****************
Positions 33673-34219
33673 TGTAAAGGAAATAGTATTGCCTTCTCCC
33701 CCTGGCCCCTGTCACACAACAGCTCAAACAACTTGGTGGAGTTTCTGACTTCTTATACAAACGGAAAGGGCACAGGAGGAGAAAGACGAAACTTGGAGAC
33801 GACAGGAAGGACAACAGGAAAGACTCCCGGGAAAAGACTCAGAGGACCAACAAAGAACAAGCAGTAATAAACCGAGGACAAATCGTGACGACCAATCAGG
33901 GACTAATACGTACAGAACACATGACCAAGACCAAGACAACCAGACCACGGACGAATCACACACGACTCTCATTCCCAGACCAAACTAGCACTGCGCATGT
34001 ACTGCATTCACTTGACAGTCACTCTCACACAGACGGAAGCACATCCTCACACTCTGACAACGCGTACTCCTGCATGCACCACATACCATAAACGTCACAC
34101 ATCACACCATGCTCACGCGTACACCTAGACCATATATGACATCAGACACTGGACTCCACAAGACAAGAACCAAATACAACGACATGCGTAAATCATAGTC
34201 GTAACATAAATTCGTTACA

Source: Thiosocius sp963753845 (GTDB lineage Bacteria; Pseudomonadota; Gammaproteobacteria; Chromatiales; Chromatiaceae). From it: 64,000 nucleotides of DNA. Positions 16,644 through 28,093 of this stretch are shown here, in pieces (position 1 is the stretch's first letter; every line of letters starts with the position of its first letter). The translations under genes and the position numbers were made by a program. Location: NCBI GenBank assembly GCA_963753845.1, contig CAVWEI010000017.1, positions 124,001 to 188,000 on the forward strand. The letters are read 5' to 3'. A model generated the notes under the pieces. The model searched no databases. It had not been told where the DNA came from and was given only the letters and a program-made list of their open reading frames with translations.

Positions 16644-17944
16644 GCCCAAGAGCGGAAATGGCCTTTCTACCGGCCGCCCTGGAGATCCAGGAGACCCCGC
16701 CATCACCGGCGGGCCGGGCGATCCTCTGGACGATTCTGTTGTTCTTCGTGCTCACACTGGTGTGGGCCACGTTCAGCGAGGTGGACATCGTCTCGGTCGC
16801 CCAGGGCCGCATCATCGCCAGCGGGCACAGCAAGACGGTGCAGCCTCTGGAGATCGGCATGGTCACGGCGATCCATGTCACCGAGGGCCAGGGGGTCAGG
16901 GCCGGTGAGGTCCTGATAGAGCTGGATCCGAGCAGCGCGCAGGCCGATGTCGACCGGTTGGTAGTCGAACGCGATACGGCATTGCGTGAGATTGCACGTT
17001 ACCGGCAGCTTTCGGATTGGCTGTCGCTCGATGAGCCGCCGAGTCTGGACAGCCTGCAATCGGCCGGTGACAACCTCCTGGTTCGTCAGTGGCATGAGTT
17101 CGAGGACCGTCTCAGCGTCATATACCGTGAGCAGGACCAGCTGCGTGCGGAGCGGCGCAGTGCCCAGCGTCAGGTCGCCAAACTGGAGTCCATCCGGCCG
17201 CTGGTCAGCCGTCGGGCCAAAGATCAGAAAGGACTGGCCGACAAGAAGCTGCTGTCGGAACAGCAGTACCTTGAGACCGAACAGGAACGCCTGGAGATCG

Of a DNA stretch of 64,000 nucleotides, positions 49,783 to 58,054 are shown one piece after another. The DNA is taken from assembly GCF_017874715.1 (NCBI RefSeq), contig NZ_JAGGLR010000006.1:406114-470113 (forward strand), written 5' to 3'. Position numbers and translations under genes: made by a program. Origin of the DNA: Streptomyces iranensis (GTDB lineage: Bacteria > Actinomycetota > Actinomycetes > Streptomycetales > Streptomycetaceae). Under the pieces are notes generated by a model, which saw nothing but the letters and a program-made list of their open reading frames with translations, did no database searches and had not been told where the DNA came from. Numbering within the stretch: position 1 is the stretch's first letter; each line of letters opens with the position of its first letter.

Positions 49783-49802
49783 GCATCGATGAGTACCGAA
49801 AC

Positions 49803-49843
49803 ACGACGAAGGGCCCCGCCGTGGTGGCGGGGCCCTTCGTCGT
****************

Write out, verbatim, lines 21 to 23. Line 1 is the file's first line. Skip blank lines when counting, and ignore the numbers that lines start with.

49801 AC

Positions 49803-49843
49803 ACGACGAAGGGCCCCGCCGTGGTGGCGGGGCCCTTCGTCGT